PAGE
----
Saudi is far from the last Western bank bagholder

General view of Riyadh city, after the Saudi government eased a curfew, following the outbreak of the coronavirus disease (COVID-19), in Riyadh
General view of Riyadh city, in Riyadh, Saudi Arabia, June 21 2020. REUTERS/Ahmed Yosri

LONDON, March 21 (Reuters Breakingviews) - Saudi Arabia has joined the Western bank bagholder club. Saudi National Bank (1180.SE) (SNB), 37% owned by the kingdom’s $600 billion Public Investment Fund, admitted on Monday that its $1.4 billion swoop for 10% of Credit Suisse (CSGN.S) had gone sour after the latter collapsed into the arms of UBS (UBSG.S). The good news for SNB Chairman Ammar Al Khudairy is that his $1 billion-plus loss is neither the first nor the last time an eastern investor will take a big bath on a U.S. or European financial group.

The SNB’s investment was clearly a goof. The bank only made its play in November, when client money was already flowing out of Credit Suisse. Given the Swiss lender’s ongoing issues one can see why Al Khudairy said last week he wouldn’t be investing any more cash. But such a statement from the bank’s biggest single investor may have made things worse.

Still, the outlay for Saudi Arabia is trifling versus the $45 billion invested in Masayoshi Son’s $100 billion Vision Fund 1, which has faced a tough tech environment and recorded four straight quarters of losses. And it is also dwarfed by the $7.5 billion that the Abu Dhabi Investment Authority pumped into Citi in 2007, only to see the U.S. lender require another bailout in 2008. Then there’s the $10 billion invested by Singapore’s GIC into UBS in 2007, which it eventually retreated from in 2017 at a loss, and the hit Temasek took selling out of Bank of America (BAC.N) in 2009. All told, sovereign wealth funds made $17 billion of net losses on over $56 billion of crisis-era investments, the Sovereign Wealth Fund Institute estimated in 2017.

Given all that, you’d think Gulf and other investors would wise up and stop sinking money into ropey Western financial institutions. One reason why they haven’t and probably won’t is that not all the bets have gone south. Abu Dhabi’s $5 billion jumble of debt and derivative investments in Barclays (BARC.L) in 2008 made a 62% return in not much more than a year, helped by a strategy similar to Warren Buffett’s 2008 swoop on Goldman Sachs (GS.N), where the veteran investor secured a safer berth higher up the capital structure.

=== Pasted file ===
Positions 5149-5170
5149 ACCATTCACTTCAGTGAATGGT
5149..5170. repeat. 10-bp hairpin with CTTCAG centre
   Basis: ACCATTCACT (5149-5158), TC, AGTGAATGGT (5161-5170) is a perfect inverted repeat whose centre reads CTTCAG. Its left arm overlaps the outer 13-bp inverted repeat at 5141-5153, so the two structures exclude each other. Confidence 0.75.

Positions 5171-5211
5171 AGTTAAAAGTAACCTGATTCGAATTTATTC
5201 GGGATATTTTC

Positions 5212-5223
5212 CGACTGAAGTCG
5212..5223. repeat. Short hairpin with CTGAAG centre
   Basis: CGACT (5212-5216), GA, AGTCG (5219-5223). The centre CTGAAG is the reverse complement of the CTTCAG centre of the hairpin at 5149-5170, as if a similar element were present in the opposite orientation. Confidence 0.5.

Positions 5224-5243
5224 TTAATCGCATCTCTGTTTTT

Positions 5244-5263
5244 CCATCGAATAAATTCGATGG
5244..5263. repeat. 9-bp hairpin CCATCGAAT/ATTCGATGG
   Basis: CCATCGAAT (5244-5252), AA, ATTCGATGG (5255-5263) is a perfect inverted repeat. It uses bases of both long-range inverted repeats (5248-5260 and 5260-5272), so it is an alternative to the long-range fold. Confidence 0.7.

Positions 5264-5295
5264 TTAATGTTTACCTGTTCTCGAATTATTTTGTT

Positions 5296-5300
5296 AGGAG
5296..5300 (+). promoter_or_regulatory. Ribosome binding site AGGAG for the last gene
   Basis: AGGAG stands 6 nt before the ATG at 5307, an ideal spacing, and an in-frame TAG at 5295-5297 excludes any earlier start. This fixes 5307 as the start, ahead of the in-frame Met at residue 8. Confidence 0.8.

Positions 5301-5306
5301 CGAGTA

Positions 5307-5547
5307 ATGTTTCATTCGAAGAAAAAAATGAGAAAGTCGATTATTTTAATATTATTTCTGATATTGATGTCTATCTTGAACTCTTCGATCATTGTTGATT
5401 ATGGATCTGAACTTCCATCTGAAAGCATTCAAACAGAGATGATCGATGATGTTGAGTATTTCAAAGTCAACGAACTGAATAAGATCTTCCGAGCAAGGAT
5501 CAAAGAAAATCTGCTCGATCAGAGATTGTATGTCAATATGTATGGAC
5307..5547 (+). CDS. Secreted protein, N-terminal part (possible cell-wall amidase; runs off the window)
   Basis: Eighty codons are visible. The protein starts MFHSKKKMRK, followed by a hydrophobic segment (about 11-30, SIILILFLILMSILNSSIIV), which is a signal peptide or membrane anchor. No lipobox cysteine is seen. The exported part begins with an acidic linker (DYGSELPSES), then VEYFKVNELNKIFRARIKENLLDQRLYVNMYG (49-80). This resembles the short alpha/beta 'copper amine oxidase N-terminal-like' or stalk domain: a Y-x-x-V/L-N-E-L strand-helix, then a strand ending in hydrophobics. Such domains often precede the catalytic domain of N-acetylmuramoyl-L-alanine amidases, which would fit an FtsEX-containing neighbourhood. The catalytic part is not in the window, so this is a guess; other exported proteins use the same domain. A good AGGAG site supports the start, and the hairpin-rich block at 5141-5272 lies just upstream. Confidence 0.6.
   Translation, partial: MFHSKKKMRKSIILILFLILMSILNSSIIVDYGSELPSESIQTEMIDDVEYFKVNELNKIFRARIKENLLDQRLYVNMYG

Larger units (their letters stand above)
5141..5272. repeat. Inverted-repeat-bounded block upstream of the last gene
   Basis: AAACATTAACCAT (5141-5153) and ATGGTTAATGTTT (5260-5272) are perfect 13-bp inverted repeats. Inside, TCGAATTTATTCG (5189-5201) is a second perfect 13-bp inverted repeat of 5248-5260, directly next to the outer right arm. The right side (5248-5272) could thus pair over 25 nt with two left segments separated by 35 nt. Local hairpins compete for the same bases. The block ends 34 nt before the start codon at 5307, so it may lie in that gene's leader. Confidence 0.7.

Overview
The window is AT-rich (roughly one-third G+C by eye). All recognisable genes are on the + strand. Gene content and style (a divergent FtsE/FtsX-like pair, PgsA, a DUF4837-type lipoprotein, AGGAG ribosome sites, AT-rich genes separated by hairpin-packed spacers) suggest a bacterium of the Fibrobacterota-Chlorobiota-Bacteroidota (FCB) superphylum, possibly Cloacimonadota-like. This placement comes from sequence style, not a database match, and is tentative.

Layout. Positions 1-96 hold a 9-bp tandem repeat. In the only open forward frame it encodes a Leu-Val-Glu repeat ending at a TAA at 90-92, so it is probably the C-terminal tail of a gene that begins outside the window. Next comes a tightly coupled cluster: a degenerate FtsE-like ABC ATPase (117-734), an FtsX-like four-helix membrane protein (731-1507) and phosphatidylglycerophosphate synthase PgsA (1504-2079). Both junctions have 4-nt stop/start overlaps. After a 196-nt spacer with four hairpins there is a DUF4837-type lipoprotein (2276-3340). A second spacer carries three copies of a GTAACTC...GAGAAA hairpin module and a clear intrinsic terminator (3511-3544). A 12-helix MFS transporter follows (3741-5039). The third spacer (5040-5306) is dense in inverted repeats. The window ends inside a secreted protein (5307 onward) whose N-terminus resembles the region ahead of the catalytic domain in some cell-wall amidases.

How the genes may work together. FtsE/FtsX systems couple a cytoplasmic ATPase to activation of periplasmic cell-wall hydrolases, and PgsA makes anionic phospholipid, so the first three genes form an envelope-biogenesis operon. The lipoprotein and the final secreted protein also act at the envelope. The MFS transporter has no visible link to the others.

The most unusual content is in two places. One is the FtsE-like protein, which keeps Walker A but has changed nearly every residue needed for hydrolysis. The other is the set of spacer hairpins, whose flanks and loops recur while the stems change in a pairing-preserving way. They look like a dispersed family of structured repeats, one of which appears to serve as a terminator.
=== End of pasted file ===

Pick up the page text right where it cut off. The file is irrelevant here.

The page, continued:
A more relevant factor right now is that the likes of Saudi and the United Arab Emirates have huge amounts of capital to deploy. High oil prices mean the pair collectively made over $170 billion in extra net export revenue from oil sales in 2022. That gives headroom for expensive mistakes.

There’s one other reason. The hard political logic behind casino-style bets on rickety banks is that they cement political ties, an important factor for geographically tiny states like Qatar, which holds the biggest individual stake in Barclays. These links arguably become stronger if assets acquired in good faith collapse in value. Arguably one manifestation of that dynamic is that Credit Suisse shareholders led by SNB still got a recovery of 3 billion Swiss francs, while junior bondholders were completely wiped out. Gulf investors’ scope for non-financial returns from their bank bets means they will probably play bagholder again.

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(The author is a Reuters Breakingviews columnist. The opinions expressed are his own.)


Saudi National Bank's growth strategy will be unaffected by the reduced valuation on its investment in Credit Suisse, it said on March 20 after the Swiss bank's takeover deal with domestic rival UBS.

The Saudi lender, the kingdom's largest by assets, acquired almost 9.9% of Credit Suisse for 5.5 billion riyals ($1.46 billion) last November and is the bank’s largest shareholder.

Saudi National Bank bought 307.6 million Credit Suisse shares for 3.82 Swiss francs ($4.11) per share. The UBS offer of 3 billion Swiss francs ($3.23 billion) values Credit Suisse shares at 0.76 francs each, more than 80% lower than the price paid by the Saudi bank.

"Changes in the valuation of SNB's investment in Credit Suisse have no impact on SNB's growth plans and forward-looking 2023 guidance," Saudi National Bank said in a bourse filing on Monday.

Saudi National Bank's statement added that the potential impact to its capital adequacy ratio is about 35 basis points, with no impact on profitability. It said its investment in Credit Suisse formed less than 0.5% of total assets of more than 945 billion riyals as of last December.

Editing by Neil Unmack and Streisand Neto

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